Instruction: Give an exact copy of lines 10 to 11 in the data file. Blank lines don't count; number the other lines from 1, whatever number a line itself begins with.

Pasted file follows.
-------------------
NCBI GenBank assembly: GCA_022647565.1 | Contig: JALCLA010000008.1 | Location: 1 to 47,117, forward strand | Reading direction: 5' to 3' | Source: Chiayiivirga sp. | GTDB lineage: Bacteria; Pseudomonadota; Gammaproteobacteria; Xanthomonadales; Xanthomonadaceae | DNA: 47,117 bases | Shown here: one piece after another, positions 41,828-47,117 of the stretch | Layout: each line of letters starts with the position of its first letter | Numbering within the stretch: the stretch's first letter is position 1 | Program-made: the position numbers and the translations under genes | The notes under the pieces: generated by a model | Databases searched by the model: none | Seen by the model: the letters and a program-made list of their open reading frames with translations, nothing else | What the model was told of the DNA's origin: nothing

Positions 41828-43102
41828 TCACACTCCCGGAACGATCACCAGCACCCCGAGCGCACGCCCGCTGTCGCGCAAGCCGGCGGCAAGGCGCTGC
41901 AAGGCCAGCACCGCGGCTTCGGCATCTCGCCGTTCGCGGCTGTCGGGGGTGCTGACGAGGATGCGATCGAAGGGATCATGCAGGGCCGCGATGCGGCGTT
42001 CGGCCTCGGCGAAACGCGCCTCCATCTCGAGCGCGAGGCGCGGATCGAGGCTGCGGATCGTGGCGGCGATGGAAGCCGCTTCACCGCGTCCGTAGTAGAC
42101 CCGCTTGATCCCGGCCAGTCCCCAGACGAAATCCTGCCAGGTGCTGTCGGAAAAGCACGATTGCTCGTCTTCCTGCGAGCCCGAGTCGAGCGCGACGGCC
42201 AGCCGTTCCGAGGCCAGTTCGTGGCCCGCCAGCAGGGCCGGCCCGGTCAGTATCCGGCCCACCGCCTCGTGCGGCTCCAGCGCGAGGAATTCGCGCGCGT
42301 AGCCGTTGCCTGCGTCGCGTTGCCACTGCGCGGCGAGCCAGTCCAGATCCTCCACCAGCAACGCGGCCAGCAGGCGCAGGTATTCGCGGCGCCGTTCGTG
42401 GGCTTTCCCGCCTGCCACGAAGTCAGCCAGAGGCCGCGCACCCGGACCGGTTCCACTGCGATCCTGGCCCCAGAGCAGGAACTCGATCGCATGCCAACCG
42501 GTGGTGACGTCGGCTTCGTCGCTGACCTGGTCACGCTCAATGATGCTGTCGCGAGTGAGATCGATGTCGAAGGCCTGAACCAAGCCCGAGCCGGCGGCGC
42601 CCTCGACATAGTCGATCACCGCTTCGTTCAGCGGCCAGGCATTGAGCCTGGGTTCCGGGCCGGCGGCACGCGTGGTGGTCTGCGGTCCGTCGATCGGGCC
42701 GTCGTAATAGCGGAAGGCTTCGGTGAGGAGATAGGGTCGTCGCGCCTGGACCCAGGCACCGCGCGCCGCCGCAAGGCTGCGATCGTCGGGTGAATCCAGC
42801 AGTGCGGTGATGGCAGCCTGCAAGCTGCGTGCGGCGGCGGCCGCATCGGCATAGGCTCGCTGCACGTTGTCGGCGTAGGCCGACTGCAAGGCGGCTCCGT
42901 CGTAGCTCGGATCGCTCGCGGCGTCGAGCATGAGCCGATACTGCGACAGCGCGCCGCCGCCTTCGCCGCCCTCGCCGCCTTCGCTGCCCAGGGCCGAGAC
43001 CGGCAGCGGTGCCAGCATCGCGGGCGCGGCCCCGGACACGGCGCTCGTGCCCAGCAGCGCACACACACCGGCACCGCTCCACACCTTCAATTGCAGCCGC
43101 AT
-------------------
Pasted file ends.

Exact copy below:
42501 GTGGTGACGTCGGCTTCGTCGCTGACCTGGTCACGCTCAATGATGCTGTCGCGAGTGAGATCGATGTCGAAGGCCTGAACCAAGCCCGAGCCGGCGGCGC
42601 CCTCGACATAGTCGATCACCGCTTCGTTCAGCGGCCAGGCATTGAGCCTGGGTTCCGGGCCGGCGGCACGCGTGGTGGTCTGCGGTCCGTCGATCGGGCC